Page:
Vermont First State to Ban Fluorescent Lamps
Vermont will begin phasing out longer lamps by 2024 and compacts in 2023. July 25, 2022
Vermont will become the first state to ban linear fluorescent lamps, banning the long, tube-shaped lamps as of January 1, 2024.
The Vermont law phases out the 4-foot type linear fixtures, most popular in facilities such as supermarkets, office buildings and classrooms, according to the Energy News Network. California and Rhode Island are potentially soon to follow Vermont in banning fluorescents, as each state has pending legislature.
The wheels were set in motion for the switch as early as 2011, when a law was passed to require lighting manufacturers to make collection plans for expired lamps so they can be disposed of safely. That same law included provisions that the sale of fluorescents should end when another option (such as LEDs) becomes available at a similar cost.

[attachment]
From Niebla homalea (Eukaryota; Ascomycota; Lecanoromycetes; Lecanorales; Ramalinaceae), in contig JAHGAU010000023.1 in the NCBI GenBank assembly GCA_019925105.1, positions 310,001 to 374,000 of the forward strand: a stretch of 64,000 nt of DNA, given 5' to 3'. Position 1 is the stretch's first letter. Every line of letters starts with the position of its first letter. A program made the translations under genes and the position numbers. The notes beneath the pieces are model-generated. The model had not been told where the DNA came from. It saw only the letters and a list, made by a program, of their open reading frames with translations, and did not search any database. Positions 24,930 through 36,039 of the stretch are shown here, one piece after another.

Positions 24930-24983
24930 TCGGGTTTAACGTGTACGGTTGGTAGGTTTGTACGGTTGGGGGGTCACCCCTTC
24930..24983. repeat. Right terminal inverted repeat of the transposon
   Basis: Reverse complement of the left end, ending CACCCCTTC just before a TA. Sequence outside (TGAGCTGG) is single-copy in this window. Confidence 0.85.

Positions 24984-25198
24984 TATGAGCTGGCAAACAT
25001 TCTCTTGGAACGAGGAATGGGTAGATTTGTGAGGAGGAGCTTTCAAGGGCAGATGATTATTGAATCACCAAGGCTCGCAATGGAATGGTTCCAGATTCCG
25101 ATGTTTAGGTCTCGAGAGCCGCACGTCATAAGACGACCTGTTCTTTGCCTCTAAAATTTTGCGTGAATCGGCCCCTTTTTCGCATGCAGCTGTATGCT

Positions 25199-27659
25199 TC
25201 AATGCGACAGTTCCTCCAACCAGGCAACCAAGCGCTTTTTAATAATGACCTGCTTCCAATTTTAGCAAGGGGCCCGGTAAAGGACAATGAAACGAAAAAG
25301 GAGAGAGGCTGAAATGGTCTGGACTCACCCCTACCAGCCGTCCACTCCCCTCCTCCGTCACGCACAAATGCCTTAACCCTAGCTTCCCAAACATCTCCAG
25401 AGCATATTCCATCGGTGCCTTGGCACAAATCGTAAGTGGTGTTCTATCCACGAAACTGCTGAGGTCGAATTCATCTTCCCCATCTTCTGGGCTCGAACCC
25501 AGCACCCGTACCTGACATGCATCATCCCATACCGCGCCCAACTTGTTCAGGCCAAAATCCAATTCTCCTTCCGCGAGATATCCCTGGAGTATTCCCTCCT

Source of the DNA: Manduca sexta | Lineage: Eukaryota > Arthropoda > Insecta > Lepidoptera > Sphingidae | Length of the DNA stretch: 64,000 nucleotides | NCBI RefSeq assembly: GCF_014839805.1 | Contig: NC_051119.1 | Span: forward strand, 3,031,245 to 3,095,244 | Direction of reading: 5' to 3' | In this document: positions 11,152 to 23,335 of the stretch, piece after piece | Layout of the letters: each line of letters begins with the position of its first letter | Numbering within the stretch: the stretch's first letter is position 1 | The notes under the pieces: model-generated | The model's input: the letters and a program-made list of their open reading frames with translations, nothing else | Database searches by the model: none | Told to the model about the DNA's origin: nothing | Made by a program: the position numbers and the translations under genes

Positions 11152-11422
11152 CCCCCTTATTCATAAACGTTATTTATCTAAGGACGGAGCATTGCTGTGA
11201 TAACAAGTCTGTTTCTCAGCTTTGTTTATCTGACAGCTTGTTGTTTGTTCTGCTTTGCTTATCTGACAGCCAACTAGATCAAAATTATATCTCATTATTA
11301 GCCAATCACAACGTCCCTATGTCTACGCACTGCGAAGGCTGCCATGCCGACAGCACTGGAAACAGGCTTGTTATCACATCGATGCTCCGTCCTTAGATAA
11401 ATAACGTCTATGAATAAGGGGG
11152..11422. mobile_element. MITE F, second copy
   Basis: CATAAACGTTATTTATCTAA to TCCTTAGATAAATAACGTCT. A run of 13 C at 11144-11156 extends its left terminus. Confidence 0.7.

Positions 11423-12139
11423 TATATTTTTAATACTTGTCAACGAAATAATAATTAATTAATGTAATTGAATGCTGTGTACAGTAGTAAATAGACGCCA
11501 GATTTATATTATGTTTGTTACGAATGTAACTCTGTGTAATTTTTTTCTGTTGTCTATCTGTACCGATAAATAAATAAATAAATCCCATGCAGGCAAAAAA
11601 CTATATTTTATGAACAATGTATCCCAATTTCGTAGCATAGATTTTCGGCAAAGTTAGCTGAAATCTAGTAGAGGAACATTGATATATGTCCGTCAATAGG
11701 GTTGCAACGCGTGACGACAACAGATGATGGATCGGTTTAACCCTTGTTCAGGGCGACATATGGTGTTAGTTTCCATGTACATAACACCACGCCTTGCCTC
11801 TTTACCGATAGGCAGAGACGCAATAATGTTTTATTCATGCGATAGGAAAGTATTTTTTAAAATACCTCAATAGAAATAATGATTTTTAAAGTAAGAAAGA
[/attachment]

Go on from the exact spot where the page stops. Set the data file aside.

The American Council for an Energy-Efficient Economy study found that LED replacements are $1-2 more costly than their fluorescent counterparts, but that energy savings are achievable in about two months. According to the study mentioned in the article, a typical school with 980 lamps would save $3,700 annually by switching to LEDs and more than $24,000 over the life of the bulbs.
The sale of compact fluorescents in Vermont is scheduled to end about a year earlier in February 2023.
Lighting manufacturers that oppose of the scheduled transition date indicate that facilities need more time to find sufficient replacements, but other proponents indicate that Vermont’s timeline is less aggressive than the European Union, which is phasing out fluorescent lighting in 2023.
Dave Lubach is managing editor, facility market.